Inside No 9 is back – and it’s as creepy, involving and unpredictable as ever

Ben Dowell meets Reece Shearsmith and Steve Pemberton to discuss the return of their unsettling “comedy"

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Inside No 9’s first series brought us the unexpected, with self-contained stories ranging from one set in a wardrobe during a game of sardines to another that was entirely silent.

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All the stories are set in a Number 9 of some sort. But that remains the only constant in this wildly unpredictable and inventive show.

The opening episode of the new series is set on a tiny sleeper carriage train and features ever more bizarre and unexpected goings on. 

There are moments of slapstick (thanks in part to a farting German passenger played by Steve Pemberton), and menace (Shearsmith takes on the role of a creepily fastidious English doctor). And then something truly chilling happens.  And then something silly (mainly thanks to Jack Whitehall’s superb turn as trustafarian posh boy traveller Hugo).

Fans will not be disappointed.

Later episodes include a C17th witch story The Trial of Elizabeth Gadge which takes place in a barn; of course there were no postmen in 1649 but there is at least a strange ‘9’ shaped piece of metal outside the farm-building where the trial takes place. Another is set in a call centre (in booth number 9) while another particularly moving and involving story stars Sheridan Smith as a young Mum whose life seems to be troubled with leaps across time.

The rest of the new series take us to a grandmother’s birthday party where a practical joke goes horribly wrong and another set in a séance in a Victorian house.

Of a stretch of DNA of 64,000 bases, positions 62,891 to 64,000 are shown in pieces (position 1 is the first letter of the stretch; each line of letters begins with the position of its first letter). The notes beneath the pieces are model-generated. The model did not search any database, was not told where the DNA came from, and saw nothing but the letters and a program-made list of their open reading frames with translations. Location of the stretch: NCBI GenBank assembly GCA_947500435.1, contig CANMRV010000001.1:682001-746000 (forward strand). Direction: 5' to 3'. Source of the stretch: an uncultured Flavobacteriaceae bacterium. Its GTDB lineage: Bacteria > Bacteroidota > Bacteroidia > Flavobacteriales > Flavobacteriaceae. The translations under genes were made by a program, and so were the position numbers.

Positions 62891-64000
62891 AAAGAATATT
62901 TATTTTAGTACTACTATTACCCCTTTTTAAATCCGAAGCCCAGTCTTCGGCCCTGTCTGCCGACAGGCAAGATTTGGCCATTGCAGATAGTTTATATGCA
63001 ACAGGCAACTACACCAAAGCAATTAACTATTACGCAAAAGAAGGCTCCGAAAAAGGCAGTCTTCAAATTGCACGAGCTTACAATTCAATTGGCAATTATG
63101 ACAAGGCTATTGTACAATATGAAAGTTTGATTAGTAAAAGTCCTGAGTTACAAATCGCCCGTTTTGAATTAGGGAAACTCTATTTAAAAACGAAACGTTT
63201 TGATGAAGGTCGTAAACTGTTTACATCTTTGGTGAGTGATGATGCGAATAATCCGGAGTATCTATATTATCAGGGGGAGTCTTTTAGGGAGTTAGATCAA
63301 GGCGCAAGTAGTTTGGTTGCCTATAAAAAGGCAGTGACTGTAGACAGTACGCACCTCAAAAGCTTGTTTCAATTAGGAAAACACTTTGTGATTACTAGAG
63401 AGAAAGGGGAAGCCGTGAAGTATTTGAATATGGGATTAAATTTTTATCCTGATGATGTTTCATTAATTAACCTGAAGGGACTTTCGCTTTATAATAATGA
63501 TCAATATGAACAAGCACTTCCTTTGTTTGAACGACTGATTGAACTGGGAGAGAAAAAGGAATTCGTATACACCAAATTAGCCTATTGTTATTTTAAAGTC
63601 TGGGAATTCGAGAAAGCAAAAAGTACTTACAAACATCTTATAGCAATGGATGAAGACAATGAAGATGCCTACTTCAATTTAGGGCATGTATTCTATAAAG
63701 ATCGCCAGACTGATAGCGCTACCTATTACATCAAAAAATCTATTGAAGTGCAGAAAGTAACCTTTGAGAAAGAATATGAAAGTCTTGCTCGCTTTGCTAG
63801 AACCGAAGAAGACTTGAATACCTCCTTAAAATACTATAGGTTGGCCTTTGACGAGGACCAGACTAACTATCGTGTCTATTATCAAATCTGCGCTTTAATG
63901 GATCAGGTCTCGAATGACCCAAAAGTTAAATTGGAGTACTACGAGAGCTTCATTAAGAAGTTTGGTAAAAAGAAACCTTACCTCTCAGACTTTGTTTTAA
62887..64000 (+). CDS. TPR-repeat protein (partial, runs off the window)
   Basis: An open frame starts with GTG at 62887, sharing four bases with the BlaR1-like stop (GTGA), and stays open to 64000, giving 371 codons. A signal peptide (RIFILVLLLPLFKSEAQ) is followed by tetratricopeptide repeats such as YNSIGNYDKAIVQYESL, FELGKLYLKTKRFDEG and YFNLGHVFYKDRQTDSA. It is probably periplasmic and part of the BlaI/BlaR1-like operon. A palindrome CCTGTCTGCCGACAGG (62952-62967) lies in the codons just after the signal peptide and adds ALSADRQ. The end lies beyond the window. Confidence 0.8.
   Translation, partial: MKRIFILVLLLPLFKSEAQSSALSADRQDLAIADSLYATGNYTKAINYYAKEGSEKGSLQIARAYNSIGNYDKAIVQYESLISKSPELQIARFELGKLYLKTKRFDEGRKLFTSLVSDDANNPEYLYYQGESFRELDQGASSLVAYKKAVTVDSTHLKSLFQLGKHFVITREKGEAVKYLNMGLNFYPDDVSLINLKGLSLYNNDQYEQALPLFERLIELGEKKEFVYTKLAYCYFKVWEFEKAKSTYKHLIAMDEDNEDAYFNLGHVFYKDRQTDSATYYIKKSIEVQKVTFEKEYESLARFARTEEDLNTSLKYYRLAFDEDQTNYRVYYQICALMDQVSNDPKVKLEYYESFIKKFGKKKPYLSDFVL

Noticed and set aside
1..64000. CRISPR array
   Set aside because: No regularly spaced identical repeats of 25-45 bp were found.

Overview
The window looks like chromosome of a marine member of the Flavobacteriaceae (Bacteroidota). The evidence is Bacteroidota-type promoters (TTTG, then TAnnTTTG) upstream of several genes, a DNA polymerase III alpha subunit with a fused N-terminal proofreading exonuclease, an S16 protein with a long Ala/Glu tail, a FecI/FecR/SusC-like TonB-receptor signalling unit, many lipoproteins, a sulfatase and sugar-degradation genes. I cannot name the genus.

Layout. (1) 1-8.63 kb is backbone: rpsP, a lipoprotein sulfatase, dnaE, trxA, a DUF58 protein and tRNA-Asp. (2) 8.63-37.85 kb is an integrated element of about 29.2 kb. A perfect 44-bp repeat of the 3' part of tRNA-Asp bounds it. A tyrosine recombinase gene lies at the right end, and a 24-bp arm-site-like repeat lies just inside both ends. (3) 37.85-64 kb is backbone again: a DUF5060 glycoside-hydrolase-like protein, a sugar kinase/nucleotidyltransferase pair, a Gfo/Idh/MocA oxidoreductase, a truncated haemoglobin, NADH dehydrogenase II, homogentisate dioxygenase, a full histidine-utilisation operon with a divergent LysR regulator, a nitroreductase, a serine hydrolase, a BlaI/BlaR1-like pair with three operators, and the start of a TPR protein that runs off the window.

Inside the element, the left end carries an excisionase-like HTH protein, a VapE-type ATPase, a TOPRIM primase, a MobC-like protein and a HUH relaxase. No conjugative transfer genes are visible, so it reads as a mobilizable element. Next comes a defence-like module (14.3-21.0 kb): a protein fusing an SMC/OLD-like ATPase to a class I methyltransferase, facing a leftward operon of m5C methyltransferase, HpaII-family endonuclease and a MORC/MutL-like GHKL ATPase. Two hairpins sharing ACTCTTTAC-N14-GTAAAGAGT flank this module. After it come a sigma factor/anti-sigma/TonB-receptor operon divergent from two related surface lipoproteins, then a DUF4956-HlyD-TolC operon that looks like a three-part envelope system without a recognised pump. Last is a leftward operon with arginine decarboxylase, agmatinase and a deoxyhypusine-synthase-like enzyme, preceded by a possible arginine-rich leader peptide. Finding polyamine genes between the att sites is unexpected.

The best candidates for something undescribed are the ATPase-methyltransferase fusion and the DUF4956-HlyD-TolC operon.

Audiences never feel safe when they are in the hands of Shearsmith and Pemberton, the duo who were part of the glorious League of Gentlemen comedy troupe and the brains behind the outrageous BBC comedy Psychoville.

If you cut them open, would probably have the word “unsettling” running through them like a stick of rock.

“In a world of minute-and-a-half clips sent to you on your iPhone we have gone the other way with stories that demand your attention and keep you in one place,” says Shearsmith who notes that sometimes the twist takes place in the middle not the end of a story.

“We live in terror of people saying you have done the same thing twice. We try and keep surprising people. The idea is for you not to know what’s happening. Maybe there’s a happy ending somewhere….”

Surely not?

“Definitely, that would be the biggest surprise of all,” adds Pemberton with a laugh.

“In some ways this is a reaction almost against the box set culture. I have got nothing against box sets, I love box sets. We just wanted to do something that was against what is in vogue at the time. So the stories are self-contained.”

Shearsmith nods.

“We wanted to go back to that anthology thing we grew up watching, Play for Today, Tales of the Unexpected that kind of thing. We are not breaking the mould – it’s not a new mould but one we are dusting off.

“The great thing is we are also allowed to write what we like, we don’t feel we have to compromise.”

And they haven’t.

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Inside No 9 begins on BBC2 on Tuesday March 26 at 10pm